Wednesday, April 18, 2012
Expectations vs. Reality
My favorite scene in (500) Days Of Summer is the "Expectations vs. Reality" scene. It's presented in split screen, showing a party as it has been spun beforehand in Tom's imagination, and how it actually unfolds. I know that we're talking about a deeply flawed movie that perpetuates the Manic Pixie Dream Girl trope, but there are elements of that movie that made me say "Yes, this is me. This has happened," and this scene was one of them. I'm often guilty of playing out events I'm looking forward to in my head before they happen, spinning them into brightly colored fantasies. It seems to be one of those universal human traits that doesn't get talked about often.
As I've gotten older, I've learned to temper that part of my imagination a bit, but I still do it quite often. It's not so much a problem when I realize what I'm doing and let myself still have fun no matter how differently things turn out. But sometimes I let the expectations spin out of control and dampen a perfectly nice reality.
My husband is not sentimental. He's incredibly practical and has a dry sense of humor. He shows us that he loves us more by the things he does than the things he says. This creates a beautiful balance to my own more emotional nature. I thought for years that I needed another wild and creative person as a partner, but that never worked out for me.
We do well when we remember that we are different, and don't expect the other to react as we would. We run into trouble when he expects stoicism from me, or I expect romanticism from him.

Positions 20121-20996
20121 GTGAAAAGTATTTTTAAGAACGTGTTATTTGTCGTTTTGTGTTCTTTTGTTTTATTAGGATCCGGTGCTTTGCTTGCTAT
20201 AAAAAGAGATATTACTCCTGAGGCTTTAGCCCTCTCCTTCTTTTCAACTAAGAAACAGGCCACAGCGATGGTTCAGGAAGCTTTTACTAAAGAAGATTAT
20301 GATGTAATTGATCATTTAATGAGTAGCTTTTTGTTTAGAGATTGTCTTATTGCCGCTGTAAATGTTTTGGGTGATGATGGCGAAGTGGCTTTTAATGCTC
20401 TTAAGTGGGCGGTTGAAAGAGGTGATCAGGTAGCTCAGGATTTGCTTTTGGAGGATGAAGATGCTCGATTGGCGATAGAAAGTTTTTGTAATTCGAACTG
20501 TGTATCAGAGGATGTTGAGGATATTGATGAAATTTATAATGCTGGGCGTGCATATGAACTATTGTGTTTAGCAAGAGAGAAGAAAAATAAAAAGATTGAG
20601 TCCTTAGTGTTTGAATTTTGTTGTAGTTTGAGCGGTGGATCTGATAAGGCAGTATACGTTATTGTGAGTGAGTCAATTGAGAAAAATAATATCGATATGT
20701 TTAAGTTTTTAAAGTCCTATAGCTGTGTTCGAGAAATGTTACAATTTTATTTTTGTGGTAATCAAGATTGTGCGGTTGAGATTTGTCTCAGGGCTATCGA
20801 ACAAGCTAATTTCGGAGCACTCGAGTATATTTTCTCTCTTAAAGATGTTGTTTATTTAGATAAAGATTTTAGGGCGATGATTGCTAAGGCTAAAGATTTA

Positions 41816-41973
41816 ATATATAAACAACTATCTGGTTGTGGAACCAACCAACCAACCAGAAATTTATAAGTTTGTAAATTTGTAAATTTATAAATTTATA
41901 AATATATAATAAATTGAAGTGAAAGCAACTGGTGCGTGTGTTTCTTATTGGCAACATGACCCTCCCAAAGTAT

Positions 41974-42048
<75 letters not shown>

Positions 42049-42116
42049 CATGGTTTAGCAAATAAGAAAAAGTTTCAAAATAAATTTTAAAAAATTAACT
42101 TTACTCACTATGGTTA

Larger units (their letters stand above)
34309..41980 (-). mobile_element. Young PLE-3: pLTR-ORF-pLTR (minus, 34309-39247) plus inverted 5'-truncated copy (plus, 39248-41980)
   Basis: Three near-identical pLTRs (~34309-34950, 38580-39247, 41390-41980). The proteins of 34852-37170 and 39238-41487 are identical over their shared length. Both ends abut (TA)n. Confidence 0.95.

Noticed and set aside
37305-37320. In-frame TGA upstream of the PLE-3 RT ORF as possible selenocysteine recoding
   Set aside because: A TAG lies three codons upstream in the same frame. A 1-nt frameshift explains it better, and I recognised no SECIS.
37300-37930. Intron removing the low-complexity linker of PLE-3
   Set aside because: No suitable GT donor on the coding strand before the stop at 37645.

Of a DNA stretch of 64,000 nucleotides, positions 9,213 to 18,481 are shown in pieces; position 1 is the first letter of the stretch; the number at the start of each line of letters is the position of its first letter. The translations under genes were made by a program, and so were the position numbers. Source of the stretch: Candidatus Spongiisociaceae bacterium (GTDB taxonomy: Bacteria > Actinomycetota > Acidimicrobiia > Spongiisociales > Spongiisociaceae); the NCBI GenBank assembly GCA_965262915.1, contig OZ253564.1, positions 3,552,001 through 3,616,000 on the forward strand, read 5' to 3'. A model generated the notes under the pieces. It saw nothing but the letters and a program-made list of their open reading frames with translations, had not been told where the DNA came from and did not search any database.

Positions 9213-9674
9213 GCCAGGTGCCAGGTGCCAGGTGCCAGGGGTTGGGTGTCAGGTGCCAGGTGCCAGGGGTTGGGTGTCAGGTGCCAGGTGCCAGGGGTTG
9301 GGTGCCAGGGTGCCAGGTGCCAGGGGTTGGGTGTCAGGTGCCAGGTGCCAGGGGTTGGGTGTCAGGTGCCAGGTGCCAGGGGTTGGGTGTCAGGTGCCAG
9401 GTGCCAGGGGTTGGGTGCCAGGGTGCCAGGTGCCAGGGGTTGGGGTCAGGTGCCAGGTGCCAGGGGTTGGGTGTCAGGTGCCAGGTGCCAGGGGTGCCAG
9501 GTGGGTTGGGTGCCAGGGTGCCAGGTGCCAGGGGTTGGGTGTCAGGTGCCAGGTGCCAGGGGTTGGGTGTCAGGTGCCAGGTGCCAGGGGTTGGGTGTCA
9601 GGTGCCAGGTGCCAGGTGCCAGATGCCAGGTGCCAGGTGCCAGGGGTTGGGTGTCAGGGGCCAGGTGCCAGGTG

I planned a picnic lunch for us on Easter. Vegetarian for Maya and me, vegan for Trevor. The day started out so beautifully; 60 degrees and sunny. I packed everything in a cooler and grabbed a quilt. I imagined us relaxing in the park under the sun, on the double wedding ring quilt that my Granny made for me, just enjoying some coveted family time.
We decided on Myrick Park, which was busy but not packed that afternoon. As we were looking for parking, he told me that he really didn't want to sit on the ground. I was upset, because I had let my imagination create a perfect scene in my head, and that detail had attained an importance all out of proportion to any other detail. But his practical reasons won over my whimsical and romantic ones, and we found a table. We ate in silence for awhile. It wasn't a pouting silence. It was just one of those silences that happens when no one knows how to get back on track or whether it's too soon to get back on track. I was also embarrassed that I'd let something so trivial upset me so much. It didn't help that it seemed as though the moment we sat down, the weather turned overcast, with a chilly wind. The food was still delicious, we were all still together, and I sat there feeling silly for forgetting who this person is that I married, and getting upset for expecting him to act in a way counter to who he is. And he was right. The ground was probably still wet, there weren't any areas flat enough, and we'd probably have been overrun with bugs. Those are the things you forget about when you see photos of happily picnicking families. It would not have been the magical, whimsical time I'd had in mind anyway.
What got us back on track, and on each other's side, was when he cracked a joke about some SCA-ers who were having fighting practice in the park. Now, I may have gone to an SCA event or two in my youth, so I have no problem with the Society. However, I will crack a joke or two with my family if it means getting us all on the same side again. It was us against the guys hitting each other with PVC swords. The family that snarks together stays together.
But of course, the damned sun would come out again the very minute we got home.